Wow, things have changed dramatically for cannabis companies in California. This was really evident when I attended the Silicon Valley Business Journal’s “Business of Cannabis” event earlier this month in San Jose. Two years ago, at the same event, the questions centered around setting up a business, trying to figure out what the federal government was going to do, and considering how to take advantage of recreational rules before they took effect in January 2018.
Now, businesses in our region are in the thick of it all and finding their way—and while the market has moved in a more positive direction, navigating it is not always easy. In going after the potentially fruitful business of cannabis, companies are in the midst of uncertainty that won’t let up anytime soon—from ever-evolving regulatory changes to shifts in the competitive landscape, among others.
Offering guidance at this event were experts in professional services—a key resource that cannabis companies will continue to need in these still early days. Speaker Sean Kali-rai, expert lobbyist and founder of the Silicon Valley Cannabis Alliance, stressed how far the city of San Jose had come in a few short years, even giving hints that the city was going to possibly double the amount of licenses that currently allow 16 companies to dispense cannabis. Kevin Haller, a senior consultant with Akene Consulting, noted the importance of having a strong compliance plan to ensure approval by the local government and having access to professional insights to run a first-class operation.
On a more micro level, Mark A. Heyl, shareholder/partner at law firm Hopkins & Carley, and Sharmi Shah, founder and principal of Sharmi Shah, Attorney at Law, dug into the activity related to mergers and acquisitions. It is safe to say that it’s been a busy time! Recently announced deals include MedMen Enterprises’ acquisition of Buddy’s Cannabis, a company known for their goat logo (they work with artisan farmers) and for being the first microbusiness to sell recreational marijuana in California. Many early entrants and advocates were in the audience including former San Jose mayor Chuck Reed; Larry Thacker, the number-two person at cannabis dispensary Caliva; as well as various financiers, executives and those looking to get into the cannabis industry.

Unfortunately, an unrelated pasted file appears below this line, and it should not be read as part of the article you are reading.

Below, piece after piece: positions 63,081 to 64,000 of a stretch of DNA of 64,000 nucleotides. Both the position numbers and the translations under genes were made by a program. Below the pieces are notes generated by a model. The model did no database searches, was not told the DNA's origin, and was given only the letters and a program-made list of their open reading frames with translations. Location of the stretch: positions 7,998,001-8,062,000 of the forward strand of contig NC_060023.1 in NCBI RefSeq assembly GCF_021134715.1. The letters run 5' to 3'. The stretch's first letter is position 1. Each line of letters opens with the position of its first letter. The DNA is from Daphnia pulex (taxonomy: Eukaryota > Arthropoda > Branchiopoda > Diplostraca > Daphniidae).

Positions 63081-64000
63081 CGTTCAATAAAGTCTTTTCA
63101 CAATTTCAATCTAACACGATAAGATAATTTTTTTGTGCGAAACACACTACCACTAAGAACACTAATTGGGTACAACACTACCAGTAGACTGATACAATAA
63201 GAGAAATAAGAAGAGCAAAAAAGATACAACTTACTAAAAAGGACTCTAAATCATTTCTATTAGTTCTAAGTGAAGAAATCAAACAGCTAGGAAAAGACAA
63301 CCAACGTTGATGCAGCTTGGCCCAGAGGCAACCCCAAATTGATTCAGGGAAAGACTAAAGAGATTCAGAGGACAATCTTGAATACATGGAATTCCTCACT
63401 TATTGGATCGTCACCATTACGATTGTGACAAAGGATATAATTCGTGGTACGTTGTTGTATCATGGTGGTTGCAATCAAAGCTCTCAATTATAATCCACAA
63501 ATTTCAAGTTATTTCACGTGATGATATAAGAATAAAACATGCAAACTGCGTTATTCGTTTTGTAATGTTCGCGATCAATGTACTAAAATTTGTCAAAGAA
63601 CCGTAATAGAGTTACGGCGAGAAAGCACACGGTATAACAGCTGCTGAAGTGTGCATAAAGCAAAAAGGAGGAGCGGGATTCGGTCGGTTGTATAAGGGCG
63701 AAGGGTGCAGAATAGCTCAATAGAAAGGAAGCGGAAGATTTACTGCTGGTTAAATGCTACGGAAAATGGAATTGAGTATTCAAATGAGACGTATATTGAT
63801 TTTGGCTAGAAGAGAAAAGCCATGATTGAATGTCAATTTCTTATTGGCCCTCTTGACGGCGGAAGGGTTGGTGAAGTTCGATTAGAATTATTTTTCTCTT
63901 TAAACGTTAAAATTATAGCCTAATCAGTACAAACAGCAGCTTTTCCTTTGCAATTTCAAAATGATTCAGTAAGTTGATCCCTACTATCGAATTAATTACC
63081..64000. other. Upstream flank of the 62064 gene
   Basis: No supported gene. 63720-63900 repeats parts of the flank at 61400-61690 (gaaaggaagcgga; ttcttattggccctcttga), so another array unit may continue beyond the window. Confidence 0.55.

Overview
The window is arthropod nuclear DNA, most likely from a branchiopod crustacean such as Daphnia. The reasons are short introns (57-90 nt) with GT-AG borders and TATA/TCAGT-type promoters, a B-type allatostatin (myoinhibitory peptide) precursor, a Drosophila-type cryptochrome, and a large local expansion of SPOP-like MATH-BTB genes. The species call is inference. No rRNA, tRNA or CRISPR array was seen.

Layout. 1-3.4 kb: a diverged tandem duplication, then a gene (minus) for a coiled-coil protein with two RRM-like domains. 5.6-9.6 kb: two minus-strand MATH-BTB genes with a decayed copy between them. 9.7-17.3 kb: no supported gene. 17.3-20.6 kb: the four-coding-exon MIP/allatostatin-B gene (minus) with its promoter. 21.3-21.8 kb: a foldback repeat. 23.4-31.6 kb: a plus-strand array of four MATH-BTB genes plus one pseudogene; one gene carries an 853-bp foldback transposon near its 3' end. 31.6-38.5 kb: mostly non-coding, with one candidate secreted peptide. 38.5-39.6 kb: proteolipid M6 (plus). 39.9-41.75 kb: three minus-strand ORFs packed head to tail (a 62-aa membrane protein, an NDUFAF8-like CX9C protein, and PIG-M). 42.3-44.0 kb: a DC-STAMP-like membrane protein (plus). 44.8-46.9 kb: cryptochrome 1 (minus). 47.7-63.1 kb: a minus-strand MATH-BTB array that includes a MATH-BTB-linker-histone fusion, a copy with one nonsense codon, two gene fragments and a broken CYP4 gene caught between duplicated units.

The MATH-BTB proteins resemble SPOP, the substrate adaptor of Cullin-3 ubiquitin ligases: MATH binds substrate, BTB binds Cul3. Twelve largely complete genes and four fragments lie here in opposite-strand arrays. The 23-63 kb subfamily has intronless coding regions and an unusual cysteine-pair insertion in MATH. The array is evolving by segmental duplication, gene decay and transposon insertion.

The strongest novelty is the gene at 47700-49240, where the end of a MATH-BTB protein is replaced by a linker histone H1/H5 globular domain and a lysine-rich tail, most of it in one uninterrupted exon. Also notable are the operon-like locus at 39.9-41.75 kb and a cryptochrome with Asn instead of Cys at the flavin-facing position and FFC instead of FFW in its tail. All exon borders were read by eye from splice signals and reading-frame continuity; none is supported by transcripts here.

These are my key takeaways from the discussion:
The prevalence of the black market will be decreased by the establishment of more retail establishments (once again, the answer depends on licensing issues).
A company’s focus on compliance issues is a must, from the controls you have in place through meeting environmental compliance requirements.
It makes smart business sense to get more involved in the industry by joining associations that promote the health and safety of cannabis.
Positive outcomes are likely to arise out of the recently passed 2018 Farm Bill, which legalized hemp, thereby making a distinction for the cannabis plant that does not produce a high. The bill is predicted to bode for a bright future for CBD, which is poised to become a massive market. The details depend on any regulatory changes California makes in response to the federal bill.
The industry is having a major impact in San Jose, which has some of the toughest compliance rules in California. The industry contributed $13 million in tax revenue last year—an almost 25% jump from 2017—and that figure is expected to go higher this year.
What really struck me was the shift in energy at the SVBJ event compared to a couple of years ago. There’s less handwringing about trying to survive. It’s a more exciting time as the focus has shifted to more doing—rather than planning. It is clear that the cannabis companies that are in good shape are past their initial growing pains, and gearing up for the wild ride ahead!
Chris Vane is Director of Business Development at Kukuza Associates, where he connects fast-moving companies with the right finance solutions and builds our ecosystem of strategic partnerships. Chris can be reached at [email protected] or (510) 509-1454 x104.
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